## Description

Q1 In this problem, we will practice building CART models with a continuous outcome, using

the dataset StateData.csv which has data from 1970s on all fifty US states. A description of the

variables in the dataset is given in Table 1.

Variable Description

Population Population estimate of the state in 1975.

Income Per capita income in the state in 1974.

Illiteracy Illiteracy rates in 1970, as a percentage of the state’s population.

LifeExp The life expectancy in years of residents of the state in 1970.

Murder The murder and non-negligent manslaughter rate per 100,000

population in 1976.

HighSchoolGrad The high-school graduation rate in the state in 1970.

Frost The mean number of days with minimum temperature below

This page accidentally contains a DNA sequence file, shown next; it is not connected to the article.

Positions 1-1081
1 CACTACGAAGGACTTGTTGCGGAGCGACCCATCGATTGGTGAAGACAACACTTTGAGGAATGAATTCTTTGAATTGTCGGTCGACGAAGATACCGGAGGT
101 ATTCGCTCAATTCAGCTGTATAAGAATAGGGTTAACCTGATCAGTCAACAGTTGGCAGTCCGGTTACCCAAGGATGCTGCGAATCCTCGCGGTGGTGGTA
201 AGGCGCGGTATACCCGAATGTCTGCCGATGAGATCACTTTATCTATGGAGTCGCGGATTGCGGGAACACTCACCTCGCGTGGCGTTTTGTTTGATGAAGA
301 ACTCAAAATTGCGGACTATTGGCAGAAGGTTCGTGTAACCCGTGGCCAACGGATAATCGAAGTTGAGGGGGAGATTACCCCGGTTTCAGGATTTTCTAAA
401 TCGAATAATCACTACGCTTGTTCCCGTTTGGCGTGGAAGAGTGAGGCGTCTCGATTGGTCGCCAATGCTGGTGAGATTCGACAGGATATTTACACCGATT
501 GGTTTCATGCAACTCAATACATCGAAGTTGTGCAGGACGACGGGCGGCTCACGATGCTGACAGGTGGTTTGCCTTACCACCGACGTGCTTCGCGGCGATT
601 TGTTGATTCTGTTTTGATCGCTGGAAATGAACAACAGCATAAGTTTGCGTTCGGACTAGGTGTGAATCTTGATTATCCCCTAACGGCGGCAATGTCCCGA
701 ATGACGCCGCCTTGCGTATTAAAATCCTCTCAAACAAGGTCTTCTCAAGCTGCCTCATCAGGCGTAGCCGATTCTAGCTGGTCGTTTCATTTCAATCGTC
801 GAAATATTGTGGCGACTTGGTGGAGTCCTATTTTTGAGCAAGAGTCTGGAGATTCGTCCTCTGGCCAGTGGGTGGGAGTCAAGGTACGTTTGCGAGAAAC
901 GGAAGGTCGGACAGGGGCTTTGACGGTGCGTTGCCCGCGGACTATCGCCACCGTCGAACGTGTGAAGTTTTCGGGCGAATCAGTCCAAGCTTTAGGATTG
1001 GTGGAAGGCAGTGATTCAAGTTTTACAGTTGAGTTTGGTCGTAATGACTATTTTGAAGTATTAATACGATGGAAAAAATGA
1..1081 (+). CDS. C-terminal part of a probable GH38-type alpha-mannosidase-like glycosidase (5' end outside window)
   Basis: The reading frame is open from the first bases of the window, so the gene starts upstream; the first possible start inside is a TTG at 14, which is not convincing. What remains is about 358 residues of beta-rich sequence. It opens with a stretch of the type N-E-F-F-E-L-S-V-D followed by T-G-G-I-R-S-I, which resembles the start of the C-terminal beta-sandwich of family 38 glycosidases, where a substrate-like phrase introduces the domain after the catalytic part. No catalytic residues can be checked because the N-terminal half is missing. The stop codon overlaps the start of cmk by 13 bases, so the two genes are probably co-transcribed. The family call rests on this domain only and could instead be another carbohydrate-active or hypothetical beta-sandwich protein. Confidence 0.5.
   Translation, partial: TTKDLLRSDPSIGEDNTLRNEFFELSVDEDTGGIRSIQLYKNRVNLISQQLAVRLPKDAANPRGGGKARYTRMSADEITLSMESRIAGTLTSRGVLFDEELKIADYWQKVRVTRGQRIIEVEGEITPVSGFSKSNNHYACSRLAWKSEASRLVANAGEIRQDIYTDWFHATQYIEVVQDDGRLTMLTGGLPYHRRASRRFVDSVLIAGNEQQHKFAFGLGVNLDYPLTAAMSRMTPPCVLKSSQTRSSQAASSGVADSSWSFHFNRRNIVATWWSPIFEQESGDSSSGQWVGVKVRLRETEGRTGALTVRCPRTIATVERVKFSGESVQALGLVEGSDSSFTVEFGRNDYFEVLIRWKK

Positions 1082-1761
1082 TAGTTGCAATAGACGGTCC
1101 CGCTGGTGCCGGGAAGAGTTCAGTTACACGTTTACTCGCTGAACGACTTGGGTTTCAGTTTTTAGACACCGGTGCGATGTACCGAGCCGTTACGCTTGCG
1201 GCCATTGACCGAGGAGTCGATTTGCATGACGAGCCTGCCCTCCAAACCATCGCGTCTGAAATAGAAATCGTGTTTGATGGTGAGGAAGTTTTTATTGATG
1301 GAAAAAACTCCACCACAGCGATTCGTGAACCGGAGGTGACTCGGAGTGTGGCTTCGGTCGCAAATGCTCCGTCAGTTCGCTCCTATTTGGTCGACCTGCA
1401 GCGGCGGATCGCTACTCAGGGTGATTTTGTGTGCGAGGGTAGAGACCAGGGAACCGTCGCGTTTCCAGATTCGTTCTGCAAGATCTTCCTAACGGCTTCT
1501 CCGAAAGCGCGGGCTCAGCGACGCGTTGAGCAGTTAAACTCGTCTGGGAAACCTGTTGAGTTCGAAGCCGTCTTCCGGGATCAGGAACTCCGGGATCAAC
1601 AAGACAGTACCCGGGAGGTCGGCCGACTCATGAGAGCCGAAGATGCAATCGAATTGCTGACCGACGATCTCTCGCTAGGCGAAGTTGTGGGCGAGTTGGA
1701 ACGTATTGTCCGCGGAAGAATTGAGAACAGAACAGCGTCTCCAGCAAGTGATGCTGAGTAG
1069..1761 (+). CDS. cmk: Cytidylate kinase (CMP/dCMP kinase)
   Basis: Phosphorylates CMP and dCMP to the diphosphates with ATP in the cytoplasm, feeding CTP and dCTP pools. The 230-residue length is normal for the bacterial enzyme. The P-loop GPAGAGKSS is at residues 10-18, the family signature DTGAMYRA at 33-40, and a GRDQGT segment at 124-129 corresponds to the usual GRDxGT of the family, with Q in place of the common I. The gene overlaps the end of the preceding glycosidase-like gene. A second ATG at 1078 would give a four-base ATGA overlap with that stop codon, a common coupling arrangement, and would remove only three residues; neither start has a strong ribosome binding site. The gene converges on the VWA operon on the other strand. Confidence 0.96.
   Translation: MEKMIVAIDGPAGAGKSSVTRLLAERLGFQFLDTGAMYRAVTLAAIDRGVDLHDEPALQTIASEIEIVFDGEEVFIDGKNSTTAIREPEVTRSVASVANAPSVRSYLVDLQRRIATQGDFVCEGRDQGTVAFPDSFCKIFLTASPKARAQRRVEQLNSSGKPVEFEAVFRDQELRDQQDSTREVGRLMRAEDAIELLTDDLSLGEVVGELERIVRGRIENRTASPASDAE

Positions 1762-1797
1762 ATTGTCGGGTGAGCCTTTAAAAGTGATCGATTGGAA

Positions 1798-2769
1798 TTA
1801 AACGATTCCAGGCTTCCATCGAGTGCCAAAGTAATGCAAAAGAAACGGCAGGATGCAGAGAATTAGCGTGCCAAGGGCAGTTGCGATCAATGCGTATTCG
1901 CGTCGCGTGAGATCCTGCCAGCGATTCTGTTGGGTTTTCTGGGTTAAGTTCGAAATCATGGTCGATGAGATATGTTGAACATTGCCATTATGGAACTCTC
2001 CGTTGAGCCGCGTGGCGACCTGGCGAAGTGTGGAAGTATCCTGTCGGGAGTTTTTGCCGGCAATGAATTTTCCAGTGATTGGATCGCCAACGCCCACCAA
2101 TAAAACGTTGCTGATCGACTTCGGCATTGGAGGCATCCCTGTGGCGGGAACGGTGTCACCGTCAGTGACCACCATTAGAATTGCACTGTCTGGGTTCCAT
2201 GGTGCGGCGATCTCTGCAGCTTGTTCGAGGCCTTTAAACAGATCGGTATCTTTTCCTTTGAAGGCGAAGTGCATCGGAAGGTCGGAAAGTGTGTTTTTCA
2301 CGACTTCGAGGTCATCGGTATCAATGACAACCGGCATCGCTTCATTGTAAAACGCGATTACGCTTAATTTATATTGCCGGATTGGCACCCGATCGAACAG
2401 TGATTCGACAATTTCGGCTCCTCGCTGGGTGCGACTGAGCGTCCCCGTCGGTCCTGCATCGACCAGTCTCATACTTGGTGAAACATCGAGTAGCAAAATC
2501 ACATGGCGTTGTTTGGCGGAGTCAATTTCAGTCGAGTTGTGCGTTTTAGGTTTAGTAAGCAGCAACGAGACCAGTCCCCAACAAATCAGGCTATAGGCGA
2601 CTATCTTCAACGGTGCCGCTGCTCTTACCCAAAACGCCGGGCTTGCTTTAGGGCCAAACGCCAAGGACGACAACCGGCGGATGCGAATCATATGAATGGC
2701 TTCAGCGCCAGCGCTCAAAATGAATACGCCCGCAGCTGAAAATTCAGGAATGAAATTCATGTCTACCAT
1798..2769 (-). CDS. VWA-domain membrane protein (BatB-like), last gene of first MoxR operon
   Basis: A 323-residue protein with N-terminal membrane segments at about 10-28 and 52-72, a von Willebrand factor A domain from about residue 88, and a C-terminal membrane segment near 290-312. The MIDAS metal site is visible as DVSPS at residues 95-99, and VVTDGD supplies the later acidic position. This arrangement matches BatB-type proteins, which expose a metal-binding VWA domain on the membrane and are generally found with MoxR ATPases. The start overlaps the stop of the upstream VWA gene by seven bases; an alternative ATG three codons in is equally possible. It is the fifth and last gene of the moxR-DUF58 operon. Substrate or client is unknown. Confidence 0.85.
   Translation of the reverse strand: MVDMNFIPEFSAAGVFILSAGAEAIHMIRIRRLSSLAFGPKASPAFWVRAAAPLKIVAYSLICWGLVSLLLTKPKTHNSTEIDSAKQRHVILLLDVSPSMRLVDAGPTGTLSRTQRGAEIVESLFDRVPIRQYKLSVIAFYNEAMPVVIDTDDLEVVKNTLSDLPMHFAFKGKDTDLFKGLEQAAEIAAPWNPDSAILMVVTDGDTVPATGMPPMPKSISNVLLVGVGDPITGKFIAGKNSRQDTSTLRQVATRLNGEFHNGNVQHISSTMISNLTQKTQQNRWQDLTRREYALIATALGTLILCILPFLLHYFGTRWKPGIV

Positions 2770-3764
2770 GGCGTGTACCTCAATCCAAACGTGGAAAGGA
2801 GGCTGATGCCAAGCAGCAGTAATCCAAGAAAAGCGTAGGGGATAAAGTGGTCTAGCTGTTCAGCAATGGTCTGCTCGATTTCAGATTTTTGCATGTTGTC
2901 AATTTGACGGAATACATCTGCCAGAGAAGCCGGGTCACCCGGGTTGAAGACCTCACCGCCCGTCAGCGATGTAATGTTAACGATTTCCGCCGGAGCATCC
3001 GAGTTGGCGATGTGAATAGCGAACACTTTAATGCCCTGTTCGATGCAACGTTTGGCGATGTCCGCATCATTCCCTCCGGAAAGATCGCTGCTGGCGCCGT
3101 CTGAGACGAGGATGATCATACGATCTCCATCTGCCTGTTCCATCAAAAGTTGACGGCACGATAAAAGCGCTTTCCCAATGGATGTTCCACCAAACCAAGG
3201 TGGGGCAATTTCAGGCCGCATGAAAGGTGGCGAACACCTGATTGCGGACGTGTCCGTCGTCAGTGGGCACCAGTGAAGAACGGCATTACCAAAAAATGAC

freezing from 1931 to 1960 in the capital or a large city of the state.

Area The land area (in square miles) of the state.

Longitude The longitude of the center of the state.

Latitude The latitude of the center of the state.

Region The region (Northeast, South, North Central, or West) that the

state belongs to.

Table 1: Variables in the dataset StateData.csv.

(a) Let us start by building a linear regression model. Randomly split the dataset into a

training set (70%) and a test set (30%).

(i) First, build a linear regression model to predict LifeExp using the following several

variables as the independent variables: Population, Murder, Frost, Income,

Illiteracy, Area, and HighSchoolGrad. Use the training dataset to build the model.

What is the R2 of the model on the test set?

(ii) Now, build a linear regression model to predict LifeExp the following four variables

as the independent variables: Population, Murder, Frost, and HighSchoolGrad.

Again, use the training dataset to build the model. What is the R2 of the model on